Anniston High School decided to postpone both the Friday homecoming football game and the Thursday parade due to an off-campus shooting that involved numerous students.
As the Anniston High School Bulldogs got ready for their homecoming game on Friday, the lively Noble Street in downtown Anniston was expected to be alive with cheerleaders. However, the procession, a beloved tradition was canceled by school officials out of concern for everyone’s safety.
Several parents lashed the School’s move. Brandi Dobbins, a parent of an Anniston High School student, said, “This is something they do every year. Homecoming week is a big thing at Anniston High. Everybody was going to be out there today ready to support the Bulldogs because a lot of people go way back to ‘77 that still support the Bulldogs.”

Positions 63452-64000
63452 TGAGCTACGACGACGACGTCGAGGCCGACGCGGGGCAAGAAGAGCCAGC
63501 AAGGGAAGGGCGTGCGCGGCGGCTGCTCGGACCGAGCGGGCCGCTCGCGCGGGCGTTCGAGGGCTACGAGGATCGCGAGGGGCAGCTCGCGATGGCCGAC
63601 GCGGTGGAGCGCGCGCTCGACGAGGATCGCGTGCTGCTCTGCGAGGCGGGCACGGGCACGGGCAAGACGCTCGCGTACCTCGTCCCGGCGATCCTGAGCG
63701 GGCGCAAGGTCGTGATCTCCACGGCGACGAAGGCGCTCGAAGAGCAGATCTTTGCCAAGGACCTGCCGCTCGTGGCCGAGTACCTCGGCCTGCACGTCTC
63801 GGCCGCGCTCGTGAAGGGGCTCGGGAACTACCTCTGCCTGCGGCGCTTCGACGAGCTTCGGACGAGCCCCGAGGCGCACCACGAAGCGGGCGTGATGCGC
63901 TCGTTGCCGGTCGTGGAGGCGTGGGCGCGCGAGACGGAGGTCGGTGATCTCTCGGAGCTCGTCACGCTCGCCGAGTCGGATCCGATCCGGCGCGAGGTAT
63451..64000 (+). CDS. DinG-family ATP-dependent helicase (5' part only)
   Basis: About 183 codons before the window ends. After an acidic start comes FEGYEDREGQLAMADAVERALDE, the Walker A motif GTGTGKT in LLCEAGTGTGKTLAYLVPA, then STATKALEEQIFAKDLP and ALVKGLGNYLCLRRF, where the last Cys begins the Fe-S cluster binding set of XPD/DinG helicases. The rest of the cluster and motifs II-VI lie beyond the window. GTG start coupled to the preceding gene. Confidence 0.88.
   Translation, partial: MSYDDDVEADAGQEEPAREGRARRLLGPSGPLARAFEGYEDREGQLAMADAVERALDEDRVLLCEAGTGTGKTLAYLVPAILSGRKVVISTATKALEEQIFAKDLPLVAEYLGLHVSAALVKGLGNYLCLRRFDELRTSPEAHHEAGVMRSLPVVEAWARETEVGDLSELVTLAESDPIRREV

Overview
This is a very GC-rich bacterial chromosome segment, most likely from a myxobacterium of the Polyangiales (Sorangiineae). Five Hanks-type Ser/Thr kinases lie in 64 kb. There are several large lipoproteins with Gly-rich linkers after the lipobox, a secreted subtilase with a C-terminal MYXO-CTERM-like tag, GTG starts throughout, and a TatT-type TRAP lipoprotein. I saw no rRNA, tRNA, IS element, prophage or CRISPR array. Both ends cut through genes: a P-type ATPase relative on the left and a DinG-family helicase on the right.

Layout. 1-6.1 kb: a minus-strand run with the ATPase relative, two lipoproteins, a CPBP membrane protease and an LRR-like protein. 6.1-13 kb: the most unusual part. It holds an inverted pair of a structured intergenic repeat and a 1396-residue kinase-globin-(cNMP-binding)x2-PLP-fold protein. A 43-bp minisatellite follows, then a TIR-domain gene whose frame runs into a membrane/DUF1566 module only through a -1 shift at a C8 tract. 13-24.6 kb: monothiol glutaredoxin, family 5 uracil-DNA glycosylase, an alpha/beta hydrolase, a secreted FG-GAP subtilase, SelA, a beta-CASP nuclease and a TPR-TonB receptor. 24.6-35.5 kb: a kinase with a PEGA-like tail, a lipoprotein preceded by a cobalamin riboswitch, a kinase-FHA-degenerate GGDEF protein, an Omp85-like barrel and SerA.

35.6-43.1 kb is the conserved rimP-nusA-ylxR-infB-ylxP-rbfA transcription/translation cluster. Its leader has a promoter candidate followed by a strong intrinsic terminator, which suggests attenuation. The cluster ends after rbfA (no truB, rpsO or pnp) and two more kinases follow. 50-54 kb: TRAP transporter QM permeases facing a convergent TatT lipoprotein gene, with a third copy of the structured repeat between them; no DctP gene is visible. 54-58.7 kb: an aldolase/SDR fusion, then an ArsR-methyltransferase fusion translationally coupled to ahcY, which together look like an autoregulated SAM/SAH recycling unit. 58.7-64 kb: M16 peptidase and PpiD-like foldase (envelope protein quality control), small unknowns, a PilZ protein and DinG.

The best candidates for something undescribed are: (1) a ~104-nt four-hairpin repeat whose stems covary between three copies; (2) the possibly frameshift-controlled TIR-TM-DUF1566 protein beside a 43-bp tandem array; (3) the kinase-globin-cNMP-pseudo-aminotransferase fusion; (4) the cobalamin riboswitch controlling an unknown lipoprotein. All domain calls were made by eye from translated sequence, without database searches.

The South Highland Community Center in Anniston was shaken by gunfire on Tuesday that, according to the police, was between 30 and 50 bullets per minute.
A teen who was shot during a fight among some girls at the community center is now recovering. The event happened late on Thursday.
Anniston police Chief Nick Bowels in a statement said, “Our young people don’t respect themselves enough and don’t respect each other enough that they’re not going to take another life. This isn’t ‘Call of Duty.’ It’s a miracle that no one else was struck and no one else was killed in that, especially with how many rounds were fired. A lot of people were hurt behind it because the upper like their kids are getting taken from because other people don’t know how to act in the community.”
Bowels fervently pleaded with the kids to think carefully about the repercussions of their acts before using violence. “Even if you’re not directly involved, there’s a chance that you might be bidding your parents farewell if you’re leaving for a party. You could not even be aware that your life could be taken by a buddy or another group, “Bowels emphasized.